This unique Howard Johnson’s Restaurant dates to 1962, and was a more unusual sight compared to HoJo’s typical peaked roof and weathervane design. It is unclear if this was done by go-to architects, Rufus Nims and Karl Koch.
The building’s fortunes followed the general decline of Asbury Park and it was largely abandoned in the early 2000s. It subsequently was stripped on the interior while leaving the exterior intact. Today it is the popular McLoone’s Asbury Grille.
The Empress Hotel is a well-known landmark on the Asbury Park boardwalk. Originally built in 1961, the hotel has great mid-century details including the signature signage. Like the Asbury Park waterfront in general, the Empress followed the general decline of the area, closing in the late 1980s. A strip club opened in the 1990s but eventually the building was abandoned. Music producer Shep Pettibone bought the building in 1998 and completely restored the complex, adding the Paradise Nightclub to the establishment (see photo below).
The blue panels above the Paradise Nightclub are also a very nice mid-century detail although more often seen on office buildings than hotels.
Closeup of the colorful mosaic tile next to the entrance
I came across this Salvation Army building in Brooklyn’s Bedford-Stuyvesant neighborhood recently. According to the cornerstone, it dates from 1965, but I don’t know much else. It is a multipurpose space with a utilitarian design. There is little exterior design besides the Salvation Army crest above the entrance and the simplified pediments above the narrow windows to the left of the entrance.
This synagogue is located in the small Catskills town of Ellenville. While sleepy today, the town has significant connections to larger Jewish culture, being close to where many of the Borscht Belt resorts were located and also being in the town where the Chabad-Lubavitch summer camp network (now the largest summer camp network worldwide) originated.
Congregation Ezrath Israel’s current building looks to date from the late 1960s or early 1970s, although it could be even later. The textured concrete block facade was usually employed in later 1970s buildings, what some refer to as Brutalist. Here the severity of the facade is enlivened a bit by the narrow colored-glass windows and the prominent projecting entrance canopy.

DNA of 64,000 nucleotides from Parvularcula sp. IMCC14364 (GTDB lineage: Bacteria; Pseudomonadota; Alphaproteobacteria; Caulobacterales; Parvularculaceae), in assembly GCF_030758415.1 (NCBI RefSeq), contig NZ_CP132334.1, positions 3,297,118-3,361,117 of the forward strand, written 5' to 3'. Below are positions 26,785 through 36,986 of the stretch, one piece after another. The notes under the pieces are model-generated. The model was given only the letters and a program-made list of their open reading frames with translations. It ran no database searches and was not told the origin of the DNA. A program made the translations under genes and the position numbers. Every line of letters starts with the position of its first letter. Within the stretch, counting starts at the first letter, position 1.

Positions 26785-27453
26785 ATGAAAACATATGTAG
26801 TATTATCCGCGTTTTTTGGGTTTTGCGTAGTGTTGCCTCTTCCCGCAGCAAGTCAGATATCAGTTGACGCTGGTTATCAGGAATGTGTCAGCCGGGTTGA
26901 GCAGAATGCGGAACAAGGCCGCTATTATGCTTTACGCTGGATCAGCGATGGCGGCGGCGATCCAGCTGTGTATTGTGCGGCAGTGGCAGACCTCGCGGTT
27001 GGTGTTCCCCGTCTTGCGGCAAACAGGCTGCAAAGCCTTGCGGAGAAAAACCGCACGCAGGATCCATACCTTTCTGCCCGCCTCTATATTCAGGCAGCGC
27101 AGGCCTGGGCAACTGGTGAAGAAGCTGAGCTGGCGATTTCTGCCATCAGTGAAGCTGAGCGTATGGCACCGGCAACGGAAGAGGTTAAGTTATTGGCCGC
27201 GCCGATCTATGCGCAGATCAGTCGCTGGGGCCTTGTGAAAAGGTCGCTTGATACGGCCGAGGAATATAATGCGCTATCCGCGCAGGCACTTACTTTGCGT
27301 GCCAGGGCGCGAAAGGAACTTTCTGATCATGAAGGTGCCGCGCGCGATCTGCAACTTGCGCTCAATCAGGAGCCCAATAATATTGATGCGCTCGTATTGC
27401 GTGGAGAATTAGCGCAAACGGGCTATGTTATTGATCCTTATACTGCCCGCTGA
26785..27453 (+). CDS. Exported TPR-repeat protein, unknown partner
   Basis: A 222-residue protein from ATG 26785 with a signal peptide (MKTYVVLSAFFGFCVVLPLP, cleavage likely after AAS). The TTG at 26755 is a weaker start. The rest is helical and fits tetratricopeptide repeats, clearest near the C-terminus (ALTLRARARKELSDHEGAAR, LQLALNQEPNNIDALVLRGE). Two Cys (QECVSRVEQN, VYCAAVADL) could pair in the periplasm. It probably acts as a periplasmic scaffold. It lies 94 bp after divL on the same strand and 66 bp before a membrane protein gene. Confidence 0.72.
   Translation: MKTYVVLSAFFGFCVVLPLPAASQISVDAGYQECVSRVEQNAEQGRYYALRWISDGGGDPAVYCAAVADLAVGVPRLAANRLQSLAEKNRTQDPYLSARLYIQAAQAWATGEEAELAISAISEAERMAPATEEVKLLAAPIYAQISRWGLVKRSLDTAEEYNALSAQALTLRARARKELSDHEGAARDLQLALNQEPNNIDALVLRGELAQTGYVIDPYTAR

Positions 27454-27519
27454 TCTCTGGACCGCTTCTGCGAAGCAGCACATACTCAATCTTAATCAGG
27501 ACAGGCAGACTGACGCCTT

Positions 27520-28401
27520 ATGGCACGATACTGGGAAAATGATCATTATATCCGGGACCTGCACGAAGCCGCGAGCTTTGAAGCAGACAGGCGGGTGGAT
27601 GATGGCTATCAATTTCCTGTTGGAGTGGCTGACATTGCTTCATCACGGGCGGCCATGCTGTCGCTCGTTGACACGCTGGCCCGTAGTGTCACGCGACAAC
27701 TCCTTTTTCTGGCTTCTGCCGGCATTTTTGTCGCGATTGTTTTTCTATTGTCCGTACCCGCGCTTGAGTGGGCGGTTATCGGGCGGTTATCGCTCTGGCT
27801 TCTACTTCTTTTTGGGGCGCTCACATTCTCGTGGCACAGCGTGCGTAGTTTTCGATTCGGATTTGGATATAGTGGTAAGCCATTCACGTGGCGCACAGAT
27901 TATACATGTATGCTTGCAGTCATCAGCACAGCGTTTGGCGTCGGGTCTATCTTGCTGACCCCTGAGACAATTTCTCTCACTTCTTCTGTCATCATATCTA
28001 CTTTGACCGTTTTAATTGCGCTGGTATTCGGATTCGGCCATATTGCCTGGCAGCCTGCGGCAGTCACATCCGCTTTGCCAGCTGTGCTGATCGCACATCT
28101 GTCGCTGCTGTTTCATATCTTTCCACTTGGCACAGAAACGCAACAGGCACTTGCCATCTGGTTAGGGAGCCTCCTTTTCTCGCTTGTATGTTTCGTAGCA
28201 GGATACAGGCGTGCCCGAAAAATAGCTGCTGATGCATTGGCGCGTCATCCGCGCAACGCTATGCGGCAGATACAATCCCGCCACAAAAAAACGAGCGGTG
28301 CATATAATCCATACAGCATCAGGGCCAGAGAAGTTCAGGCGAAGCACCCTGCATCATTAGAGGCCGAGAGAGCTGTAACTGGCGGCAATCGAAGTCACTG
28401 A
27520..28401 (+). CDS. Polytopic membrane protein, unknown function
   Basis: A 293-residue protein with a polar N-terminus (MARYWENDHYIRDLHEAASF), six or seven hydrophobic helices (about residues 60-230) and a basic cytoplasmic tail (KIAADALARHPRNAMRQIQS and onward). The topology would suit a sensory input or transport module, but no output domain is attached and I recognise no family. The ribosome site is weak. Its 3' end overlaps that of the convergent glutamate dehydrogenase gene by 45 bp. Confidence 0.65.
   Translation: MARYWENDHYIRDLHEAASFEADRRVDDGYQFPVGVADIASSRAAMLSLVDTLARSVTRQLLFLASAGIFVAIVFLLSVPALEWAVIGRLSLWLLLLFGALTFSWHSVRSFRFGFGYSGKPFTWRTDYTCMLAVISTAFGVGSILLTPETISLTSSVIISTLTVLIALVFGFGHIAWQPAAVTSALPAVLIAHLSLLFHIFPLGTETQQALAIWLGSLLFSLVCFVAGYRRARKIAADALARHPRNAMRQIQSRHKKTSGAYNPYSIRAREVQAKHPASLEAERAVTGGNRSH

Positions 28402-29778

This bank is located on Main Street in the upstate town of Catskill surrounded by an intact, older downtown. I could not find a date of construction but it looks to me to date to the late 1950s or early 1960s. It has some nice details including the aluminum trim at the roofline, on the flat entrance canopy, and around the windows; as well as thin brick courses; and what could be marble in the panels above the windows.
This 7-story Catholic school addition is part of the St. Francis Xavier complex on West 16th Street. It was built from 1960-65 and designed by architect Joseph H. Belfatto, who designed several Catholic churches around the city.
The building sits between the massive and recently restored St. Francis Xavier Church by Patrick Keely and the 1920s portion of the high school. The mid-century wing replaced an earlier Victorian building.
Chadwin House is a low-rise apartment building, now condominiums. It was built in 1963 to designs by prolific architect Horace Ginsbern, most well-known for his deco-style apartment buildings on the Grand Concourse in the Bronx. He was still designing until his death in 1969 and his son carried on the firm until at least the 1980s.
The bands of white brick on Chadwin House contribute to its horizontality and also enliven a fairly utilitarian facade. Columbia University has a sales brochure of Chadwin House that makes it seem like the building was trying to fit in well with its older Chelsea neighbors. The brochure also shows a simpler, curved mid-century entrance canopy and a decorative metal screen on the windows to the left of the entrance.
With much new construction going on in Chelsea, this block of Seventh Avenue is a low-rise anomaly given the Chadwin House’s placement directly across Seventh Avenue from a one-story power station.